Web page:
Photo by Erin Baiano

The Best BOSU Ball Exercises for Dancers

We've all seen the videos on Instagram: a professional ballerina, casually perched atop a BOSU ball, développé-ing like it's no big deal. When done properly, BOSU ball exercises are both insanely impressive and incredibly effective for strengthening your core, ankles, and overall stability. Dance Spirit turned to Joel Prouty, a NYC-based personal trainer and injury prevention/exercise-conditioning specialist, for his top three BOSU ball moves, ranging from easy to hard.

Photos by Erin Baiano. Modeled by Lauren Post, dancer with American Ballet Theatre.



Exercise #1: The Single- Leg Skip

1. Start with the ball side facing up.


2. Leading with your left leg, step firmly on the center of the ball and "skip" up, pulling your right leg up in front of you and bending your right knee.


3. Land back on the ball with your left leg, while stepping out and behind you with your right leg. Repeat 8–12 times, then switch legs.


Exercise #2: The Lunge with Rond de Jambe

1. Start with the ball side facing down. Keeping your elbows up and open, place your fingertips on your temples. Step up onto the center of the ball with your right leg and lunge back with your left leg.


2. Slowly bring your left leg up and, keeping it in parallel, développé your left leg in front of you.


3. Sink into a plié with your right leg and do a grand rond de jambe with your left leg, finishing in a turned-out arabesque with a straightened right knee.


4. Slowly lower your left leg back into the starting lunge position. Repeat the exercise 6–10 times, then switch legs.


Exercise #3: The BOSU Burpee

1. Start with the ball side facing down. Place your hands on either side of the ball. Hop out and into a plank position.


2. Jump your feet forward into a squat position.


3. Still holding the BOSU ball, stand up and push the ball overhead, making sure to fully straighten your knees and engage your core and glutes.


4. Squat down again, placing the ball side on the floor. Repeat the exercise 10–12 times.


A version of this story appeared in the March 2018 issue of Dance Spirit with the title "(BOSU) #Ballin'."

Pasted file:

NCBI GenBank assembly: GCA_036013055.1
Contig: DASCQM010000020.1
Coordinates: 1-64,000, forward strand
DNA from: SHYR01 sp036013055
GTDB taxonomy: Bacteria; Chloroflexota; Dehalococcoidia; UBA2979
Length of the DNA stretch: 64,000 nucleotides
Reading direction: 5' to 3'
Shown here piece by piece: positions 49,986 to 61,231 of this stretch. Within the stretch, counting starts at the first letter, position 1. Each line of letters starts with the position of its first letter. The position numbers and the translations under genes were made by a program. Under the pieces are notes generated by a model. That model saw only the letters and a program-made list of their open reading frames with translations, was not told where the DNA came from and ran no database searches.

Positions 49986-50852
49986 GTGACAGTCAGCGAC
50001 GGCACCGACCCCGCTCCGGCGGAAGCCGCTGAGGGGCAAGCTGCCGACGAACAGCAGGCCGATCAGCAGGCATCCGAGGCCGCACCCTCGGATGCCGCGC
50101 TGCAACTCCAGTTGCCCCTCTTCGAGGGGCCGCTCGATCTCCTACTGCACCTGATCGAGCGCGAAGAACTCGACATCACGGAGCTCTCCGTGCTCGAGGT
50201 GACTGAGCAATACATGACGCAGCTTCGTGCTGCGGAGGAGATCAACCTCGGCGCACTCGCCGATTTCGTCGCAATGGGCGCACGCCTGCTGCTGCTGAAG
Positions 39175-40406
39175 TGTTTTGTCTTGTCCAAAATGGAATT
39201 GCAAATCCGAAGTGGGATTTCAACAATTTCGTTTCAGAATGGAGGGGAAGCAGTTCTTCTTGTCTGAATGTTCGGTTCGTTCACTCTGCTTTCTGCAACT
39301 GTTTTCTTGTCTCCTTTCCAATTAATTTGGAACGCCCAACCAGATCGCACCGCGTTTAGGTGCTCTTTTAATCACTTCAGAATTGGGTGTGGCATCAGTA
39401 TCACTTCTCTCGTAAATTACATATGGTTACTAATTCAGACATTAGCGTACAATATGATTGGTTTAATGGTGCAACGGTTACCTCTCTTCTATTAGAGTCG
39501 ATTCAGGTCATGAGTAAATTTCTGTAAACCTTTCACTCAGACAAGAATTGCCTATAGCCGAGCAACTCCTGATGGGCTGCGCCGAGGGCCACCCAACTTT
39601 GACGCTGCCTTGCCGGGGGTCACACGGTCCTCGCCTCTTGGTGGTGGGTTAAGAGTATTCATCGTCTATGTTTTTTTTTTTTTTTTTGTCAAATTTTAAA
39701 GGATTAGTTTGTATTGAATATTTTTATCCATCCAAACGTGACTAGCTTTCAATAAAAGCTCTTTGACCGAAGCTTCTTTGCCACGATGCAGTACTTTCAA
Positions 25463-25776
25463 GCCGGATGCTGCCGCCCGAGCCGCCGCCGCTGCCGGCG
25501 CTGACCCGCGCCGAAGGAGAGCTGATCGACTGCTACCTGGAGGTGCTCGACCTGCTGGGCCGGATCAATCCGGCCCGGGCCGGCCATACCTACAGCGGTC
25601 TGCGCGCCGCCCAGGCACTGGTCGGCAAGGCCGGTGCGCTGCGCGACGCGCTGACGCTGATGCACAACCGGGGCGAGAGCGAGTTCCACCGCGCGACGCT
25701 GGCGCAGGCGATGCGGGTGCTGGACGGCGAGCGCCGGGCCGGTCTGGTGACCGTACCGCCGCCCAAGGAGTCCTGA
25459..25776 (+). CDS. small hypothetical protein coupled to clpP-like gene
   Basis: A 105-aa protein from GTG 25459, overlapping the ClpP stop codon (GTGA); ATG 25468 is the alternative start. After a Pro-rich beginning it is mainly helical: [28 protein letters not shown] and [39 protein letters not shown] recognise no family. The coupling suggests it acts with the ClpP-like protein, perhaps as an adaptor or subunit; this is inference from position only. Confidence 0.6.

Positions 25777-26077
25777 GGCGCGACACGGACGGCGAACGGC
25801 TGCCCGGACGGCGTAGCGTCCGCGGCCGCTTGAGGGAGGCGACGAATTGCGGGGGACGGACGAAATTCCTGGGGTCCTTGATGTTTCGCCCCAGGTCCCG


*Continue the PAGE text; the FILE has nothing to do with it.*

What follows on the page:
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A Letter from the Editor in Chief

Hi, dance friends. It is a strange time to be a person in the world, and an especially strange time to be a dancer. As the dance community faces the coronavirus crisis, a lot of you are coping with closed studios, canceled performances and competitions, and a general sense of anxiety about how your world will look going forward.

Yes, dancers are super resilient, and there's been a lot of inspiring community-building happening. #LivingRoomDances and Instagram dance parties and virtual ballet classes with the pros are wonderful. Dance can, and should, be a bright spot in the darkness. But that weird, empty feeling you have? It might be grief. The loss of the certainty of daily class, the loss of the promise of that big end-of-year performance—that's real. The dance studio has always been a safe place; it's especially hard not to have that outlet now, when you need it most.

We're here for you. We—and our friends at Dance Magazine, Pointe, Dance Teacher, The Dance Edit, and Dance Business Weekly—are doing our best to document the hurdles facing the dance industry, and to advocate for dancers in need. We're developing more online content that will help you maintain and improve your technique while you're at home, and process the mental and emotional fallout of all this upheaval. (You can keep up with the latest stories here.) And we're still making our print magazine. We have issues planned and shot, full of great dance stories and beautiful photos. We're not going anywhere.

We want to hear from you. Talk to us. Or dance to us. Or both. We won't stop moving, and you shouldn't, either.

Margaret

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